• 4.46 miles: Hah! I was so ready to turn onto Stevenson. That was funny.

Oh, this is great, thanks so much! I need to hit some deadlines this weekend, but I’ll get these edits in soon.

I wish I lived closer to help with this, but if I am up that way for a run I will try to test out a course.

One thing I am wondering about is if there is someone who is really good at the technical aspects of using the Run/Go app and in the technical settings needed on Android and Apple phones to allow Run/Go to work best that could write a short guide to what settings to enable on our phones and app?

Last year trying to follow the routes using the Run/Go app proved to be a challenge for myself and anyone I ran the courses with. Maybe if we had the ideal settings that aspect would be more enjoyable. We often had to stop and get out the maps to consult them instead of being able to rely on the verbal instructions.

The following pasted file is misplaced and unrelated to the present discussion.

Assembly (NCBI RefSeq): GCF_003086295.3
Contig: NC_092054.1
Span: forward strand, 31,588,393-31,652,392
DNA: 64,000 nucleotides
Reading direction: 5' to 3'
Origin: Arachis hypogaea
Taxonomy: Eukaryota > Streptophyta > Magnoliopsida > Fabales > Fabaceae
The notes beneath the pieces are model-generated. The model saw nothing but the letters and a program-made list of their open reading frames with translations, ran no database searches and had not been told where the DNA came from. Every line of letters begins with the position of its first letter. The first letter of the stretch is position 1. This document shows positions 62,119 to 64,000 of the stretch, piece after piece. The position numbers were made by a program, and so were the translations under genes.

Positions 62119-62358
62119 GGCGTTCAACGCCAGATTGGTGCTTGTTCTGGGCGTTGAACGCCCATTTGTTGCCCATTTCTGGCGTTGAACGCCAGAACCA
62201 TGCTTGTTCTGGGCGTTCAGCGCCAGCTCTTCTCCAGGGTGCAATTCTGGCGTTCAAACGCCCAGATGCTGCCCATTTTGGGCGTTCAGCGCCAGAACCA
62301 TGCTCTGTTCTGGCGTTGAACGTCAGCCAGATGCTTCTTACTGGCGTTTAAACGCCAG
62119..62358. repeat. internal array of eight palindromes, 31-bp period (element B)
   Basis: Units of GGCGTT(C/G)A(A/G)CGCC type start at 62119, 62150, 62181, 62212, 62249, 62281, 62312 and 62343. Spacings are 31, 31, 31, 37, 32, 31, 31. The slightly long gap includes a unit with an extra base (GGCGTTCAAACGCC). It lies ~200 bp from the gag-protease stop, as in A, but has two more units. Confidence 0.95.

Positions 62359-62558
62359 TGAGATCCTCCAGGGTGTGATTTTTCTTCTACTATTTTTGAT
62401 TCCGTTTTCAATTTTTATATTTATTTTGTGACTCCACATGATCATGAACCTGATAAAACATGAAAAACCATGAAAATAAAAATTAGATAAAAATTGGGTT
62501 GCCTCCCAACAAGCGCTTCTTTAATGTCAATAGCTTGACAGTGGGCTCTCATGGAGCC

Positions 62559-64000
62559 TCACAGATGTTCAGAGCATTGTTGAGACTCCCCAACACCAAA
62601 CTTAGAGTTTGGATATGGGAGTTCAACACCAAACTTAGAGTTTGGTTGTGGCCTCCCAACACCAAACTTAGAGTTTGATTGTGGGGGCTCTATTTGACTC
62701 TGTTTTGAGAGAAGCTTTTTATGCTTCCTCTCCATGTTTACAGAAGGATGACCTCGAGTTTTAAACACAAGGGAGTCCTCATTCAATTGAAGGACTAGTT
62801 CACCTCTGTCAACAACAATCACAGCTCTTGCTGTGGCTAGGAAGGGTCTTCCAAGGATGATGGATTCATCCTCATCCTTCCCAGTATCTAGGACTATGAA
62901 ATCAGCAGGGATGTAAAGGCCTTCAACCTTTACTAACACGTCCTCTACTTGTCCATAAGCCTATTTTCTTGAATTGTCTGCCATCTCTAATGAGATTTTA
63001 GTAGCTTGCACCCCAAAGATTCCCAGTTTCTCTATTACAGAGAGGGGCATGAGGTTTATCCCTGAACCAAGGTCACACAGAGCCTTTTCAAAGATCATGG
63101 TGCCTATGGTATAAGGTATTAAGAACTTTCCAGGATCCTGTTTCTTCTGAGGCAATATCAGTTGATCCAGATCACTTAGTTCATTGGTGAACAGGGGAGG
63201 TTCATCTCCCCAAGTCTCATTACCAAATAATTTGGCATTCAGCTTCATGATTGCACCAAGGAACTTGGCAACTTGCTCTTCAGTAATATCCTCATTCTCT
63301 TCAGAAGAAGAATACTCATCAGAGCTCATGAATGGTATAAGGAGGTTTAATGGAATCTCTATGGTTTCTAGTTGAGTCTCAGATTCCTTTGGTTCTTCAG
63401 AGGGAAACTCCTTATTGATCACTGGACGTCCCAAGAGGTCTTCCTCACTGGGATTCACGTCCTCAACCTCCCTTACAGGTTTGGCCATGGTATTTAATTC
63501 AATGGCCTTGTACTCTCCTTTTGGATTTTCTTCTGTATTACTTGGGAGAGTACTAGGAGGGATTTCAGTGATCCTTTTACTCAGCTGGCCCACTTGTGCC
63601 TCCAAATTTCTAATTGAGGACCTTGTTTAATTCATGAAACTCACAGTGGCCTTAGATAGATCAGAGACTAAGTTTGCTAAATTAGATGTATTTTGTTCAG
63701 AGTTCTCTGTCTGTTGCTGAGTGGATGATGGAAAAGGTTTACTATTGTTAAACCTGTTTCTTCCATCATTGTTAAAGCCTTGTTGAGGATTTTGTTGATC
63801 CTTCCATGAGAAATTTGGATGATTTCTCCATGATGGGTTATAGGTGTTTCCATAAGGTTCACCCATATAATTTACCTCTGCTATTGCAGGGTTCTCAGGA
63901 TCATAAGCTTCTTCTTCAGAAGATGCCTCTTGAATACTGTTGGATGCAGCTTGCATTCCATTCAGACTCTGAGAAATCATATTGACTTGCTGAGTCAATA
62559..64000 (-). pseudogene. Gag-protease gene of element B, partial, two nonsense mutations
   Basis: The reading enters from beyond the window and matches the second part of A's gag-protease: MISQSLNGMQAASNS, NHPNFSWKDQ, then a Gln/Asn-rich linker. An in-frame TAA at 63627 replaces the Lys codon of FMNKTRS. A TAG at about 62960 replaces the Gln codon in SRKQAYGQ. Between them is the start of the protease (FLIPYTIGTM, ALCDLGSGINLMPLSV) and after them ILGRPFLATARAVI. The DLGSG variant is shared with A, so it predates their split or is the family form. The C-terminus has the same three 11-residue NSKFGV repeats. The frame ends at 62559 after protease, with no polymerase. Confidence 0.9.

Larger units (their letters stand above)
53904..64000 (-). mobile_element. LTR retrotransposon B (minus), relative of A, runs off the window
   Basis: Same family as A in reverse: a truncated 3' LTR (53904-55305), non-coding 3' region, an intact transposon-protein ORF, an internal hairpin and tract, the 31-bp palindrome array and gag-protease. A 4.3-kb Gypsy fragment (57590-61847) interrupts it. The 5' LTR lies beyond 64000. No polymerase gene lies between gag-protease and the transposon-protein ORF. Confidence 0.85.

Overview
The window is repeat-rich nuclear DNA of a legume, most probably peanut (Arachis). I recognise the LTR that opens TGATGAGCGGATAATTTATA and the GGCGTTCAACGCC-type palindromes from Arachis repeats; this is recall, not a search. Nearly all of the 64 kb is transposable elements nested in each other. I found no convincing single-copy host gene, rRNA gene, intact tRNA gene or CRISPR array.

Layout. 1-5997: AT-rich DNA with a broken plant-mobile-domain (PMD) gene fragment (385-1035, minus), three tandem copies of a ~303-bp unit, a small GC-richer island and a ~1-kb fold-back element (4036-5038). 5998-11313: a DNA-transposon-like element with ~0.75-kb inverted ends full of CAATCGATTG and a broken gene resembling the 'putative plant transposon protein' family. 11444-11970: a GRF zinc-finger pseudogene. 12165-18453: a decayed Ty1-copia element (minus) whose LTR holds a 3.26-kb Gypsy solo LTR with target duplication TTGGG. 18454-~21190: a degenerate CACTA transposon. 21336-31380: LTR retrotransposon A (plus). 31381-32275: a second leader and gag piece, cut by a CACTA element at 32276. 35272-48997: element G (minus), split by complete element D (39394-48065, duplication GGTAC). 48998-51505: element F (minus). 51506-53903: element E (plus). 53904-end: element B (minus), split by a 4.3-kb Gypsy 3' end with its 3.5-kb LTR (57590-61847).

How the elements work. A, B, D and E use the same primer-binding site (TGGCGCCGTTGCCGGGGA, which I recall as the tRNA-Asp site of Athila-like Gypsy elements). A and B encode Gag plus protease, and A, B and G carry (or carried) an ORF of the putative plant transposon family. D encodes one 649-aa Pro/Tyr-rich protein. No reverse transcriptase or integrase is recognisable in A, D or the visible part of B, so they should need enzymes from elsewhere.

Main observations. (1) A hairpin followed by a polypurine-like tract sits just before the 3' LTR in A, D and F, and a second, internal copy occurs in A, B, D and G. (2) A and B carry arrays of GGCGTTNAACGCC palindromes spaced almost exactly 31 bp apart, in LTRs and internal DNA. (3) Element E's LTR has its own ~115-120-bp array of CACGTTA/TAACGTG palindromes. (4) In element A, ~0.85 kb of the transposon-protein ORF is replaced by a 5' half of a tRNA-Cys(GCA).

Thank you

Good suggestion, Kyle, and I’ll look into that after Skunk Cabbage is done. I can describe the iPhone and Apple Watch versions, and hopefully someone with an Android phone can share what’s different there.

My experience is that the tricks to using RunGo successfully are:

  • Preview the course in RunGo at home so you know what direction the instructions assume when there are loops. You can even follow the course virtually now to hear the audio prompts.

  • Always load the route at home before leaving in case connectivity is weak. That’s especially true if you’re using the Apple Watch version, which you want to make sure has synced from the iPhone before you leave.

  • Make sure to start the course right at the sign so you’re getting the correct directions right away.

  • Run the course in the exact way the instructions assume—going around a loop in the other direction is fine for Challenge rules, but RunGo is single-minded about the “correct” way to run.

  • Pay close attention to all instructions. It’s easy to be running with people and not hear directions correctly or at all, and the more off-course you get, the harder it is to get back on.